Retailer Target taps demand for office-space makeovers
* Target unit's sales outpace business furniture industry
* Clients include Chicago Cubs, healthcare companies, Target
* Tiny unit benefits from pent-up demand to update space
By Jessica Wohl
Aug 9 (Reuters) - Across the street from Target Corp's Minneapolis headquarters sits a little-noticed office showroom that happens to house one of the retailer's best-performing businesses.
Target Commercial Interiors is a relatively unknown part of a company known for its bullseye logo and so-called cheap chic apparel.
Still, it is significant enough to merit a mention in Target's annual report and, even more, offers a glimpse into how U.S. companies have started to spend more to freshen their digs.
After recovering from an industry downturn, when the great recession pushed companies to reduce spending, sales growth at Target Commercial far outpaces that of Target itself. The business projects a strong 2012.
The Fortune 250 "is starting to spend a little more capital," though "cost is prevalent among most conversations," said Jamie Lowe, senior vice president of strategic alliances.
Companies are updating offices that were ignored in recent years, replacing high-walled cubicles with long tables and benches where workers collaborate. Such changes give offices a makeover and can help attract new talent.
"As more and more of the Gen Y-ers and younger employees come into the workplace, they don't care so much about the corner office or dedicated workspace," said Target Commercial Interiors General Manager Mike Litwin.
Back in 2009, the U.S. office furniture market slumped, with sales plummeting 29 percent to $9.23 billion after a 3.2 percent decline in 2008, according to the Business and Institutional Furniture Manufacturer's Association.
Target Commercial's own sales fell 35 percent in 2009 and were flat in 2010, Litwin said. Sales then rose 16 percent in 2011, eclipsing Target's overall revenue growth of 3.7 percent and the 12.7 percent growth in the U.S. office furniture market.
This year started out strong as well, executives said.
"Our first-half sales were substantially beyond what first-half sales have been in 2011 or 2010," said Litwin, who predicts that sales could rise by 12 to 20 percent in 2012.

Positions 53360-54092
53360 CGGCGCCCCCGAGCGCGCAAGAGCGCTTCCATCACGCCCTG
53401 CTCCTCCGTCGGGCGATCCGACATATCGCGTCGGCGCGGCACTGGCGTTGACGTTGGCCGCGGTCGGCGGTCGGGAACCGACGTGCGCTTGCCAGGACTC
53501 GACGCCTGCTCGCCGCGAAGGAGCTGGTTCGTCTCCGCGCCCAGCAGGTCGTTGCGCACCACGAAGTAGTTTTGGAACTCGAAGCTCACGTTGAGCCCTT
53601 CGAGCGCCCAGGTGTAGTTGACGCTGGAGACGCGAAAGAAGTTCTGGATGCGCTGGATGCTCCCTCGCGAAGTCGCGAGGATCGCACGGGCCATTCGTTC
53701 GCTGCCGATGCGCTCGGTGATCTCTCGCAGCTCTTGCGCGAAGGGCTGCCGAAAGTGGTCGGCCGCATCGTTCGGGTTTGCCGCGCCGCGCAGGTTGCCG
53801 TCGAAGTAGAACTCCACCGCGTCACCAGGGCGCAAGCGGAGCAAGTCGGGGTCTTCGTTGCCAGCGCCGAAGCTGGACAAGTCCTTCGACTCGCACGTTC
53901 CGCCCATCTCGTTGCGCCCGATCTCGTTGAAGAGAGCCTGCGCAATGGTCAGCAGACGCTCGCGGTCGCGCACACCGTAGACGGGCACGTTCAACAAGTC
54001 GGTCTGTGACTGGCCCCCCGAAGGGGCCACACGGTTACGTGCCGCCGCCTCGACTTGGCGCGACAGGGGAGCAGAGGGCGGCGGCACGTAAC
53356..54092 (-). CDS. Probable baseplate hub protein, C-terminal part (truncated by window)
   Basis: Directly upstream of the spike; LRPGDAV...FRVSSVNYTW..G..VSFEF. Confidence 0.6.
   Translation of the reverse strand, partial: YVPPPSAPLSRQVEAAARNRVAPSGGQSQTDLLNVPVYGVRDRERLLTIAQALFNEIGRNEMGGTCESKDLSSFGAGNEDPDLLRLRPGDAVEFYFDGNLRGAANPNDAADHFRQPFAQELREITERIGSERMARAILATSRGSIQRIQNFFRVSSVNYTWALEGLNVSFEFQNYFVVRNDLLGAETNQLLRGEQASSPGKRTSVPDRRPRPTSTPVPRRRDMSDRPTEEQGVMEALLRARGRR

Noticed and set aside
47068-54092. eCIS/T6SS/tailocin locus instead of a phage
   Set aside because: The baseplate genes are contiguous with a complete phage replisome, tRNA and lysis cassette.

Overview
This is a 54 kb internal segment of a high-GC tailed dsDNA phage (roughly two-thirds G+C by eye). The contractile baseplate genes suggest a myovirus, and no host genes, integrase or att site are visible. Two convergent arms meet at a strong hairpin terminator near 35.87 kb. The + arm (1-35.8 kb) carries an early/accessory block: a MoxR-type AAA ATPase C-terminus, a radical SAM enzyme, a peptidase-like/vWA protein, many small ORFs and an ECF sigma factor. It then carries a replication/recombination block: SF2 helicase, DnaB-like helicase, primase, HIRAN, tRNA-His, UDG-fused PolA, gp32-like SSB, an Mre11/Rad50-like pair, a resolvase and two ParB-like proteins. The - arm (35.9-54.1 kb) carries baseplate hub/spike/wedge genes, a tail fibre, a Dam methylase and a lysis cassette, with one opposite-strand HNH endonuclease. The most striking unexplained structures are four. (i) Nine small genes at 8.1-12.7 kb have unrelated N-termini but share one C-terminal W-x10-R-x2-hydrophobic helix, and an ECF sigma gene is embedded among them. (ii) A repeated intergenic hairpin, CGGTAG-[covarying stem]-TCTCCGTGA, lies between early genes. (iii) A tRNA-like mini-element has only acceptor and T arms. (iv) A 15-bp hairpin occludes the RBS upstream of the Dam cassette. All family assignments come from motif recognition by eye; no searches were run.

Such growth, which includes international projects, would far outpace the 4.8 percent sales increase expected in the overall U.S. office furniture market.
Still, Target Commercial's undisclosed revenue is unlikely to gain much attention for Target overall, where annual sales approach $70 billion. The unit has roughly 160 employees, while each of Target's 1,772 stores employs an average of 200 workers.
"It's not a needle-mover by any stretch," said Barclays analyst Robert Drbul. "I don't get the sense that they spend that much time from an executive level focusing on it."
Target Commercial executives say they operate largely on their own, though they are connected "very tightly" with Target on financial measures. The unit, a major seller of Steelcase furniture, competes against companies such as OfficeScapes, One Workplace, Red Thread and Tangram.
One of Target Commercial's recent projects was to help turn a warehouse and parking garage into office space for more than 125 employees of the Chicago Cubs Major League Baseball team.
Before the move in March, staff worked in about 10 locations in and near Wrigley Field, including in trailers in the parking lot. Even those who worked inside Wrigley did not have upscale work spaces. Wally Hayward, the team's chief sales and marketing officer, said his office sat in what used to be a women's restroom. Employees could often hear beer kegs rolling overhead.
Now, the Cubs staff works up the street from Wrigley Field in a nondescript, low brick building. Sports Illustrated magazine covers featuring the Cubs hang on the wall and the boardroom table features baseball stitched panels.
Other clients include General Mills Inc, Marriott International Inc, and universities such as Arizona State.
Target hires Target Commercial to furnish its offices and helps it with areas such as procurement and human resources. Being associated with the retailer can be an advantage when pitching new business.
"It does help open doors," said Litwin.
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